The focus of Turkish Prime Minister Recep Tayyip Erdoğan’s May 16 talks with US President Barack Obama may be on Syria, but with public rage growing in Turkey over two deadly car bombs in the Syrian-border town of Reyhanlı, the chief aim of the discussion now may be how to limit a potential Turkish domestic backlash.
Worryingly for the Turkish government, the May 10 attacks, which killed 51 and injured over a hundred, have put its policy of strongly backing both the political and armed Syrian opposition under critical domestic scrutiny. “The bombing will have significant political repercussions,” warned Sinan Ülgen, head of the Istanbul-based Center for Economic and Foreign Policy Studies, known as EDAM. “What the bombing did is actually to lay bare the risks involved in Turkey’s Syria policy, which is already, to start with, not a popular policy. The people blame this strong assertive Syrian policy for putting the lives of Turkish people at risk.”
Thirteen people, all Turkish citizens allegedly linked to illegal leftist groups with strong ties to the Syrian regime, have been detained in connection with the blasts, which Ankara blames on Syrian intelligence. One of the implicated groups, the Marxist DHKP-C, took responsibility for February’s suicide attack on the US embassy in Ankara. (Like Damascus, it denies involvement in the Reyhanlı bloodshed.)
Against that backdrop, Erdoğan is expected to use the Reyhanlı attacks as leverage for a more robust American stance against Damascus.
“Syria was going to be [the] number-one issue on the agenda,” commented political scientist Çengiz Aktar of Istanbul’s Bahçeşehir University. “Now with the bombing, it will dominate the talks, and the prime minister’s message will be ‘now is the time to act’ to prevent the conflict spreading across the borders.”
Erdoğan made clear ahead of his four-day US visit that he expects President Obama to take such steps. But with diplomatic efforts to resolve the Syrian civil war recently re-energized, few in Turkey expect any immediate change in US policy.
Rather, the bombing may play instead into President Obama’s hand as he looks to Ankara to persuade the skeptical Syrian opposition coalition to join a peace conference next month that could include Syrian government officials. The Turkish government’s increasing domestic vulnerability on Syria could weaken any power of resistance against such appeals.
Even though few voices question Damascus’ role in the May 10 attack, protests in and around Reyhanlı, as well as in Ankara, have all targeted the Turkish government. “We don’t want war in our country,” read one protestor’s banner. Other demonstrators chanted “Syria will be Erdoğan’s grave.”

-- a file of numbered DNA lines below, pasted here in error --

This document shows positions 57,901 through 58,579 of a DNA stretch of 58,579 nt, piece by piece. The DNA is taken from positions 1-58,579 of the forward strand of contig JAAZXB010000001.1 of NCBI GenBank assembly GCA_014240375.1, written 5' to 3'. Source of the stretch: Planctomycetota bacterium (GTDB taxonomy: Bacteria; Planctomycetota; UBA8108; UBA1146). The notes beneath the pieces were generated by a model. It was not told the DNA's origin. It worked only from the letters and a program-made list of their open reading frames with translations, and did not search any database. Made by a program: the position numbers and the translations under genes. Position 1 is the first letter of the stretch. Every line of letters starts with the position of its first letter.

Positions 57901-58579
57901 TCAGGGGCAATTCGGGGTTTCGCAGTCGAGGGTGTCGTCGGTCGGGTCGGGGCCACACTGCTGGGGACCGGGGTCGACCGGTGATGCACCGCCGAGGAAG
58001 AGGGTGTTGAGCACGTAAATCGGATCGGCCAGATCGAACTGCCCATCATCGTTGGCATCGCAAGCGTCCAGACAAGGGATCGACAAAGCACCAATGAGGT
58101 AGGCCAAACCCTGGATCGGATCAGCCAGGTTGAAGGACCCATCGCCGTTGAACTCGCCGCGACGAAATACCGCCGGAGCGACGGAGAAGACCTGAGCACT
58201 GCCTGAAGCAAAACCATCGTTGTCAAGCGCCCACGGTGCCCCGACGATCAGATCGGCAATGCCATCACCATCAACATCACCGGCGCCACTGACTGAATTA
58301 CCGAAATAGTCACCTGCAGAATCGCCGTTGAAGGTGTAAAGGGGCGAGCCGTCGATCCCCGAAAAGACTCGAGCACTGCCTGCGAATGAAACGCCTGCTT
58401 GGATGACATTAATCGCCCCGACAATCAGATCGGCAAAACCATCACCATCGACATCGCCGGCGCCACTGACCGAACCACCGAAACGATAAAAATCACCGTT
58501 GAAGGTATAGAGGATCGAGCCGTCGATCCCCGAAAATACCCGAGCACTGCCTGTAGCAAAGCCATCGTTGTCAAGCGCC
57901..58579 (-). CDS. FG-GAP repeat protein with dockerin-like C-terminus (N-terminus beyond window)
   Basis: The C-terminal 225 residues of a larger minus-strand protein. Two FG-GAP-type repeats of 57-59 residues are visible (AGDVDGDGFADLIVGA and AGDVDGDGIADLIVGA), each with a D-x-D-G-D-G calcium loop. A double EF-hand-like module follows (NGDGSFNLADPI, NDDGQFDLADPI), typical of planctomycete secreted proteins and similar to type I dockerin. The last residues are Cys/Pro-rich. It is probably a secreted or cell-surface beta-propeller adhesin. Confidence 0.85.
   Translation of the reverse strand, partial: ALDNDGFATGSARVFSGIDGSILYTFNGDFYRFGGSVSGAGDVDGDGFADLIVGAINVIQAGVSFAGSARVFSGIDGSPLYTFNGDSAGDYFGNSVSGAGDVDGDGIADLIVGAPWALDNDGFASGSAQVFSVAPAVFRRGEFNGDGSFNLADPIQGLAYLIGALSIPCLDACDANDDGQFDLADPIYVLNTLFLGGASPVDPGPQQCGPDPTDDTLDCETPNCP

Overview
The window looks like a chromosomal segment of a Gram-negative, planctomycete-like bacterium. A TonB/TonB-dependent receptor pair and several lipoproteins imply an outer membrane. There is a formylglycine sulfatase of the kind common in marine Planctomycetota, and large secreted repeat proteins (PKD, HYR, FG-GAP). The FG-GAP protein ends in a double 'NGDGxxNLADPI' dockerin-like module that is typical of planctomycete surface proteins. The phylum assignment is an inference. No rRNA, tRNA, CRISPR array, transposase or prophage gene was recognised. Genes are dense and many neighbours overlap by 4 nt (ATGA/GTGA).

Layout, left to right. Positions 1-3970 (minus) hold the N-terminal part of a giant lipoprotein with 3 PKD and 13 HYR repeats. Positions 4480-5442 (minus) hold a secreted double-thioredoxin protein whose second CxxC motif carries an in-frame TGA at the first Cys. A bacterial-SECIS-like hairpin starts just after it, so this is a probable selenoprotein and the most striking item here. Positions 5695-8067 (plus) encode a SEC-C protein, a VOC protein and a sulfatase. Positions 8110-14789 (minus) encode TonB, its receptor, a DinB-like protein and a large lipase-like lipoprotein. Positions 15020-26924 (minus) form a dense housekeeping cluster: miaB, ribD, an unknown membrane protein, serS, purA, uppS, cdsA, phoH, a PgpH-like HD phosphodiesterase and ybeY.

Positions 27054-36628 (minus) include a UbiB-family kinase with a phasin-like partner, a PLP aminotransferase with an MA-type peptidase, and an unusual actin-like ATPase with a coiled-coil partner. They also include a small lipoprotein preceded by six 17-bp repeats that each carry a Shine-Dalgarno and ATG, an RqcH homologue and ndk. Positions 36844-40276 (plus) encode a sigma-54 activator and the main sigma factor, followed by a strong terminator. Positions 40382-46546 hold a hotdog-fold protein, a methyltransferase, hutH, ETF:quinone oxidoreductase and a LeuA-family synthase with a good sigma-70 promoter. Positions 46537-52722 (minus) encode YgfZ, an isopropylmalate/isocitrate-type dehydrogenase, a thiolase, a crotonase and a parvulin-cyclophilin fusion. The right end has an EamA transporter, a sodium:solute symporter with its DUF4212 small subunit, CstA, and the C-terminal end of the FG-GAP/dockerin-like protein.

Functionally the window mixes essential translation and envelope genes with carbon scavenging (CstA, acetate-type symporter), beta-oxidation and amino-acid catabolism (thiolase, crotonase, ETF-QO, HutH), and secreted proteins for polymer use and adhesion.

Realizing the attack’s potentially far-reaching repercussions, the government has gone into damage-control mode. The Turkish Radio and Television Supreme Council, the state body that regulates the media, is still enforcing strict controls on reporting about the car bombings. While traditional media have complied with government restrictions, social media networks, featuring eyewitness accounts and commentary, have become an outlet for rising public anger.
The strength of those emotions is seen as a factor behind Prime Minster Erdoğan’s unprecedented decision not to visit the site of the attack. On May 13, Kemal Kilicdaroğlu, the leader of Turkey’s main opposition group, the Republican People’s Party, jumped into the void by traveling to Reyhanlı, but the visit received scant media coverage.
The government, though, could not escape the wrath of opposition-party leaders in their weekly-televised addresses to their parliamentary deputies. In a rare show of unity on May 14, all targeted the government’s Syria policy. “The AKP [Justice and Development Party] government should apologize to the Turkish nation for its Syria policy, which has been destroyed,” thundered Devlet Bahçeli of the right-wing National Action Party.
The government “has to retaliate quickly to assuage public anger,” underlined analyst Ülgen, adding that Erdoğan’s options for dispersing this political head of steam are few. “There is little public support for military action and the government cannot change its Syrian policy because then it would have to admit it was wrong.”
One potential alternative to military action against Damascus would be to capture those accused of organizing the attack, which Turkey claims are residing in Syria. Such an operation would hardly be precedent-setting: Turkish special forces collaborated with Syrian rebels to capture the alleged perpetrators of February’s fatal car bombing at a Turkish-Syrian border crossing.
Speaking to reporters on May 13, Erdoğan seemed to play for time. ”We won’t fall for the trap, but we will give the necessary response at the necessary time. We will not refrain from this. Everybody needs to know this.”
But Turkish newspapers are awash with grim predictions. “It is unfortunately possible that Reyhanlı-like incidents may be repeated,” warned Radikal newspaper’s political columnist Çengiz Candar. Such a prospect could now make any solution to the Syrian conflict attractive to Ankara.
Dorian Jones is a freelance reporter based in Istanbul.